Fig. 5: Sun Yat-sen arrived at Guangzhou, July 17, 1917. Source: Shanghai Sun Yat-sen’s Former Residence Museum (Accession No. unknown).
Fig. 6: Portrait of Sun Yat-sen, 1930s, 151 x 75.2 cm. Source: National Museum of Singapore (Accession No. 2009-01786).
The adoption of pith helmets by Chinese revolutionary leaders and Chinese men returning from overseas was a symbolic repudiation of traditional Chinese customs. It served as a manifestation of their allegiance to revolutionary principles, following in the footsteps of Sun Yat-sen and others. Over time, the pith helmet underwent a remarkable transformation from a colonial emblem to a cultural icon of revolution and nationalism. Its significance was underscored on August 28, 1945, when Mao Zedong flew from Yan'an to Chongqing, the wartime capital of China, to deliberate about the future of the Communist Party of China (CCP) and its relationship with the Kuomintang (KMT) in the aftermath of the second Sino-Japanese War. Mao's unusual decision to wear a pith helmet during his departure was likely deliberate, as he was well aware that what he wore would be the focus of media attention [Fig.7]. The headgear elicited a natural association with Sun Yat-sen, and by extension, with his political legacy, further cementing Mao's credentials as a successor to Sun.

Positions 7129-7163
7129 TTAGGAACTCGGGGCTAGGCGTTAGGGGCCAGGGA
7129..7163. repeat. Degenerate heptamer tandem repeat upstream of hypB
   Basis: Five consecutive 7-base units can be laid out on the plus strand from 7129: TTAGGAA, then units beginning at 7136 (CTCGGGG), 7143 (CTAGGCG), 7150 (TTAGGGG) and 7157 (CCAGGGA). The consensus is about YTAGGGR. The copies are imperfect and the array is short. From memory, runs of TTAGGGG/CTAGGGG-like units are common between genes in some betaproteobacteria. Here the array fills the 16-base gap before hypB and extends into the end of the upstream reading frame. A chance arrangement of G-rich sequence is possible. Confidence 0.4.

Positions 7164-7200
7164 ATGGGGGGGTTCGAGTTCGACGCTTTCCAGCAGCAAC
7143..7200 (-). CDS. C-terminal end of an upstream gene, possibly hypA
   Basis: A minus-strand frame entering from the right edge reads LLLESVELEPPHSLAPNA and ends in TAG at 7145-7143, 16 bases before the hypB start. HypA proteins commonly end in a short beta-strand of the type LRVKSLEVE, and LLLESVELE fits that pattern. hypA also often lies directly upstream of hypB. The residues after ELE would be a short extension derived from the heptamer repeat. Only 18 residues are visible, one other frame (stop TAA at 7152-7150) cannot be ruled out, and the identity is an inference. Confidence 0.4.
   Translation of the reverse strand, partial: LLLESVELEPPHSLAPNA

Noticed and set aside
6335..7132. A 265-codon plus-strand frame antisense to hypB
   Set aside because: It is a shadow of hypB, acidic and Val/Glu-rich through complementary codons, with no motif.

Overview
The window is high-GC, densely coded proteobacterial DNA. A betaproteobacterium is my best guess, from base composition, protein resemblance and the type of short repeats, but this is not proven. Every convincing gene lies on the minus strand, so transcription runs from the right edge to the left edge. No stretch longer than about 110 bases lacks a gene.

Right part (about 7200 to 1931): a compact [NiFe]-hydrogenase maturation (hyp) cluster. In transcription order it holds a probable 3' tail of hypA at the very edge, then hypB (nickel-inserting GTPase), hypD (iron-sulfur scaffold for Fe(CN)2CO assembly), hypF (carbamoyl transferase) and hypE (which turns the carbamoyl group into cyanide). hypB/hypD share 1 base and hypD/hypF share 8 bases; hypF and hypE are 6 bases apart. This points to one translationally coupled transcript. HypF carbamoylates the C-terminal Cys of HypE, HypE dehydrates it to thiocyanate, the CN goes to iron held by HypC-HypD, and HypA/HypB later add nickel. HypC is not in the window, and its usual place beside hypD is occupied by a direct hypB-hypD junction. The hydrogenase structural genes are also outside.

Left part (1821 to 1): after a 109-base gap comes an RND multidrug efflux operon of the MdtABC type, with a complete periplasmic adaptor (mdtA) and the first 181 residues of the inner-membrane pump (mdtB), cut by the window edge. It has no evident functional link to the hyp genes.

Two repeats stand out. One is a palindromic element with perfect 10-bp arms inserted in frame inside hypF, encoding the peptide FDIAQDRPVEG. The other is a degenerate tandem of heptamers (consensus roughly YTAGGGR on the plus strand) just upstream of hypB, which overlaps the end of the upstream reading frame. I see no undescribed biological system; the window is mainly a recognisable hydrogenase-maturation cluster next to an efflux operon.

Fig. 7: Mao Zedong (second from the left) in a pith helmet before his departure from Yan’an to Chongqing, August 28, 1945. Source: Chinese Photographers Association.
The Pith Helmets as Chinese Goods
Although it is challenging to assess Sun’s influence on the headgear of the masses, the popularity of pith helmets in Chinese communities since the 1920s was a testament to the success of his image. Local pith helmet hatters burgeoned in Asian cities such as Hong Kong, Singapore, Bangkok, and Guangzhou in the 1920s. Most of these were owned and controlled by the Chinese. 5 Xianggang gongshang ribao bianjibu(香港工商日报编辑部), Xianggang huazi gongchang diaochalu (A Survey of Chinese Factories in Hong Kong香港华资工厂调查录), Published by Gongshang ribao yingyebu (工商日报营业部), 1934，p.83; “Xinjiapo huaqiao zhongyao qiye zhi gaikuang: liu zhimaoye” (Introduction to the major companies of overseas Chinese in Singapore: No. 6 Hatters新加坡华侨重要企业之概况：（六）制帽业)，Qiaowu yuebao侨务月报, No. 5-6 (1936), pp. 151-152; “Huaqiao zai xian zhi zhimaoye” (Overseas Chinese Hatters in Thailand华侨在暹之制帽业)，Qiaowu yuebao侨务月报, No. 7-8 (1936)，106-107. The use of alternative local materials instead of pith and cork made the helmets cheaper and more accessible to the general public, transforming them from expensive European imports into affordable and fashionable items. As a result, the pith helmet became increasingly indigenized, and its exotic status weakened.